|The sign on the gate|
|Avocados on the left and Cleopatra Mandarins on the right|
|The only person I caught sleeping the entire two days|
|My host father grafting|
With this project I could only budget for around 25-30 people. We sat down and talked about who would be interested and should participate. I based this off of people I have helped with fruit trees or have large fruit tree orchards already. Some of the people I have grafted for or shown them how to graft.
|A child among men|
My village is large and word travels very fast, especially when the only white kid is doing something. I can go eat lunch at any other compound in the village and when I get home my host mother knows where I ate, what I ate and who was there. So as you can image within hours people were coming to me asking me if I had written them on my list to participate in the workshop. It was unfortunate that not everyone could participate. It started to feel like 5th grade all over, when you only tell 10 of the 30 kids in your class that they are invited to your birthday party. The week leading up to the training I was nervous that people would show up that I hadn’t talk to and it would be awkward to tell them to leave or that they could stay but not get anything.
|Jenaba the shopkeeper|
I had my program assistant Bah2 and another man, Gibi come and lead the two days of training. Bah2 and I came up with the idea of a grafting training the beginning of this year. After the training we both were very excited at the level of excitement that the participants showed during the two days of training.
|Everyone with their certificates|
My host mother a few of her friends cooked our meals for the two days and it was delicious food.
|Lunch being prepared|
Overall I think the two days of training was a success, many of the villagers I have seen and talked with were very appreciative for the training and learned something from it. Ultimately I am happy with the results and in a perfect world the trees that are still in the nursery would be used for rootstock and grafting trainings in the future or sold as a source of income. Having a source of improved varieties of citrus in the area will be a great resource for surrounding communities.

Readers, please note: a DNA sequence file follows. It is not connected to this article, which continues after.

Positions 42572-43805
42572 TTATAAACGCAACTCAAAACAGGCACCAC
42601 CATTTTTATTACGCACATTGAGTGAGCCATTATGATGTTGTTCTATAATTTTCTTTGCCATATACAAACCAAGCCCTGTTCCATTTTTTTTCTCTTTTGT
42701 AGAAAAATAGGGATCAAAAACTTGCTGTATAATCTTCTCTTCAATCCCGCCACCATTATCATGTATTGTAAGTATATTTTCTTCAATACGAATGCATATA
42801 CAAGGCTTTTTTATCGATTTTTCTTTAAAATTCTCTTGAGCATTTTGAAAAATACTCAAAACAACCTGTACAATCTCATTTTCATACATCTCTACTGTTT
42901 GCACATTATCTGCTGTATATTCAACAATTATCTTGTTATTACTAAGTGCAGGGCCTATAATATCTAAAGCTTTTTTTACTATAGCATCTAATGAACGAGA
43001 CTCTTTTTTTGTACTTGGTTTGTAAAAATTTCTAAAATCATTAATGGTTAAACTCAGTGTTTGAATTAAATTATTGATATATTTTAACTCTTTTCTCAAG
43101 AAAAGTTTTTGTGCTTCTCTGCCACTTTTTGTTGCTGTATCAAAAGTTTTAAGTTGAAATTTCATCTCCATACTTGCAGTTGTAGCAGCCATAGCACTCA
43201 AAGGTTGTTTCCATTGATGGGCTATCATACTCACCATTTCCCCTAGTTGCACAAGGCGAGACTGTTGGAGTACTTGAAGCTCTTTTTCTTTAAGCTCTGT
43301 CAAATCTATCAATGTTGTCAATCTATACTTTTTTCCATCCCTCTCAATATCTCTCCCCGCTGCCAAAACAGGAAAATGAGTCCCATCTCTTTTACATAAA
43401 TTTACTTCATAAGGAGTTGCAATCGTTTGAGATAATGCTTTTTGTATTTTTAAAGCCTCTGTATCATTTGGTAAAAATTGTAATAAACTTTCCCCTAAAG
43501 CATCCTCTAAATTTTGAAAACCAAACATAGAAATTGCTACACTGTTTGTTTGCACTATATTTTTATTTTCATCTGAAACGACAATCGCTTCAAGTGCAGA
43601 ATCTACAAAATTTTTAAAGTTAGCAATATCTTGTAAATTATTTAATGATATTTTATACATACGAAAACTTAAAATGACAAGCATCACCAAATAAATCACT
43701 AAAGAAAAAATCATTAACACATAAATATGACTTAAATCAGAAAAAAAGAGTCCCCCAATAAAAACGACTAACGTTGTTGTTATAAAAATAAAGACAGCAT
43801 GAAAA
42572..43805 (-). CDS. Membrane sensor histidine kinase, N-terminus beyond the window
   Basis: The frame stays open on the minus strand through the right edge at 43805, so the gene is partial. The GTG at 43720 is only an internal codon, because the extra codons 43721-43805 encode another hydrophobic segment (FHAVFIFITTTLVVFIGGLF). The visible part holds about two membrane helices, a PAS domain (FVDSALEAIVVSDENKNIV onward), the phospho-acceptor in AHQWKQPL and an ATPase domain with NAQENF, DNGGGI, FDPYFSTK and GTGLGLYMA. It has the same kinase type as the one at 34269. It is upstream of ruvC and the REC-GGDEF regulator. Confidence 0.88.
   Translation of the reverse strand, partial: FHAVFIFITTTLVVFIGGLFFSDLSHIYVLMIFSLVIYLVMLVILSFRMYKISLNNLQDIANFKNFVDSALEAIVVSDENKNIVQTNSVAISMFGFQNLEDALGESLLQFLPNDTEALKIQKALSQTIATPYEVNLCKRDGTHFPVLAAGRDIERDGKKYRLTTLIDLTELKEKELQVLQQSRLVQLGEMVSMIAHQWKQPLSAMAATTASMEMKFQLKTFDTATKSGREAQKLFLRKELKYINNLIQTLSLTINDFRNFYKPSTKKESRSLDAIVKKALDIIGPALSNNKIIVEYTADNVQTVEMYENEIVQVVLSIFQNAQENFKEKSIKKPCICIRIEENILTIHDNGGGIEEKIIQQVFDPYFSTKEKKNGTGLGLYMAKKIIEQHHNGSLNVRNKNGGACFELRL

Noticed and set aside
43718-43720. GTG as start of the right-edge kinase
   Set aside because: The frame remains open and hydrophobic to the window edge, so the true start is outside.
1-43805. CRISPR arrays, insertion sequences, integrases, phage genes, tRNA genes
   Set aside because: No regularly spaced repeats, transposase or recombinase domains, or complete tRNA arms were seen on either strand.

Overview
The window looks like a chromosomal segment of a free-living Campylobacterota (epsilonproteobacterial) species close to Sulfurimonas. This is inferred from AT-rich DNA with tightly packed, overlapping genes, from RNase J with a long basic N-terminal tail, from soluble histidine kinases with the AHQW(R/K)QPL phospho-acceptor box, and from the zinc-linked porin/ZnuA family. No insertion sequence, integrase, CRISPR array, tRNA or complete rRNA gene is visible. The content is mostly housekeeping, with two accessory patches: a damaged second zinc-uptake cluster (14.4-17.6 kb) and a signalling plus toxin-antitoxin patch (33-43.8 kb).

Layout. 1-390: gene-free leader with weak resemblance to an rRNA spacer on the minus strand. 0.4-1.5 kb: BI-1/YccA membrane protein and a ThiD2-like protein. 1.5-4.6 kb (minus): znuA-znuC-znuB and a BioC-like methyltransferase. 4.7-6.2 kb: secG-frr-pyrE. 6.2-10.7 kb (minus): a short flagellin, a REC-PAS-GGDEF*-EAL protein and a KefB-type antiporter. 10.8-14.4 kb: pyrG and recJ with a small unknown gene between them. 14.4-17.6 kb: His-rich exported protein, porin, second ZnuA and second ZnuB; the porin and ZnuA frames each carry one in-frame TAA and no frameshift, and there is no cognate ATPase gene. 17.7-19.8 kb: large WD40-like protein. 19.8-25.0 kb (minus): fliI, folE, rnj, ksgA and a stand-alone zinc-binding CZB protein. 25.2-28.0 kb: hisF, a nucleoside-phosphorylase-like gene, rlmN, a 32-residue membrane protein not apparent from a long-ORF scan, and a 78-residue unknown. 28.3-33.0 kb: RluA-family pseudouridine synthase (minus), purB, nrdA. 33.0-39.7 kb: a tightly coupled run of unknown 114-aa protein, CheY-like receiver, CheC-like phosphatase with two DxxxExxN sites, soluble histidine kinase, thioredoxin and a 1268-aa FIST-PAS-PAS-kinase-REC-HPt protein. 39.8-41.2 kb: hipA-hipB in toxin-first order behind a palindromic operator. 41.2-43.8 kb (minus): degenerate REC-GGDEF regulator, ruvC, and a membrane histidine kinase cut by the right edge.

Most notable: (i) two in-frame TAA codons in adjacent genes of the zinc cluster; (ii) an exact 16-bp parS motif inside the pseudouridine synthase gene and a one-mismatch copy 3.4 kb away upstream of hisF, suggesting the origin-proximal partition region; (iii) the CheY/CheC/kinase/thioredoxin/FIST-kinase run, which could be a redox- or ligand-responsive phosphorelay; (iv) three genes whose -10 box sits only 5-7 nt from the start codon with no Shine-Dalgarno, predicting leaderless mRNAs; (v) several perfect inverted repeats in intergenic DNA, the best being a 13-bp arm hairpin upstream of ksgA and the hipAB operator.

|Yaya and I|
Just like any development work things change especially once the person involve leaves. It’s the “sustainability,” issue that I worry about. Yes, I have family and counterparts that have bought into the idea and helped me along the way. They have all agreed to continue the tree nursery after I leave, but who really knows what will happen. Everything I have done throughout my entire PC experience has been with low expectations as not to be disappointed. Every time I do something I am impressed and excited at the results because it exceeds my expectations. This could be a personal flaw of fear of failure or not wanting to disappoint myself but I think it’s more of a way to stay happy living in a developing nation…
|The first picture with my host father ever, I told him not to get too excited|
|Diet Mike can still eat|